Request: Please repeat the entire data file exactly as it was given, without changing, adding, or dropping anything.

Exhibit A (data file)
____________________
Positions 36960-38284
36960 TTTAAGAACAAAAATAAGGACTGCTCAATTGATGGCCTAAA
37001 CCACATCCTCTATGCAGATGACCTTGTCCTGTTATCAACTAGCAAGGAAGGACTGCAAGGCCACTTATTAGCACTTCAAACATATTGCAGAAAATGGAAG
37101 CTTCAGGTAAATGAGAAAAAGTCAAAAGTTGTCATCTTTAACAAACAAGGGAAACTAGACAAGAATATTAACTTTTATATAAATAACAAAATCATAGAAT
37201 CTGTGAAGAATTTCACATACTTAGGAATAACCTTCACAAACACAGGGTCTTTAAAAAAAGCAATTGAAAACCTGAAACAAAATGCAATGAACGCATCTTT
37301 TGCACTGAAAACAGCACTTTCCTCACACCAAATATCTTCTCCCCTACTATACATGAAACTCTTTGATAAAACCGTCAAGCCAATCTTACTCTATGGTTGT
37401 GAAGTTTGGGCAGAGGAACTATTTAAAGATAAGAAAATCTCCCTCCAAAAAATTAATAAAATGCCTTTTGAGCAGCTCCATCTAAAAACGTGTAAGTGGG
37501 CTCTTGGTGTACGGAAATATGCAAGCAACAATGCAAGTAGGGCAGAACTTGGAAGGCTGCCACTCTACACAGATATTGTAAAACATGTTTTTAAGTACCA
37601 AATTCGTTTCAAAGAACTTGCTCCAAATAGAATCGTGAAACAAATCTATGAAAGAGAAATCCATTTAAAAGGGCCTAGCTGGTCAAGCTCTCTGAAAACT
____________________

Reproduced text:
Positions 36960-38284
36960 TTTAAGAACAAAAATAAGGACTGCTCAATTGATGGCCTAAA
37001 CCACATCCTCTATGCAGATGACCTTGTCCTGTTATCAACTAGCAAGGAAGGACTGCAAGGCCACTTATTAGCACTTCAAACATATTGCAGAAAATGGAAG
37101 CTTCAGGTAAATGAGAAAAAGTCAAAAGTTGTCATCTTTAACAAACAAGGGAAACTAGACAAGAATATTAACTTTTATATAAATAACAAAATCATAGAAT
37201 CTGTGAAGAATTTCACATACTTAGGAATAACCTTCACAAACACAGGGTCTTTAAAAAAAGCAATTGAAAACCTGAAACAAAATGCAATGAACGCATCTTT
37301 TGCACTGAAAACAGCACTTTCCTCACACCAAATATCTTCTCCCCTACTATACATGAAACTCTTTGATAAAACCGTCAAGCCAATCTTACTCTATGGTTGT
37401 GAAGTTTGGGCAGAGGAACTATTTAAAGATAAGAAAATCTCCCTCCAAAAAATTAATAAAATGCCTTTTGAGCAGCTCCATCTAAAAACGTGTAAGTGGG
37501 CTCTTGGTGTACGGAAATATGCAAGCAACAATGCAAGTAGGGCAGAACTTGGAAGGCTGCCACTCTACACAGATATTGTAAAACATGTTTTTAAGTACCA
37601 AATTCGTTTCAAAGAACTTGCTCCAAATAGAATCGTGAAACAAATCTATGAAAGAGAAATCCATTTAAAAGGGCCTAGCTGGTCAAGCTCTCTGAAAACT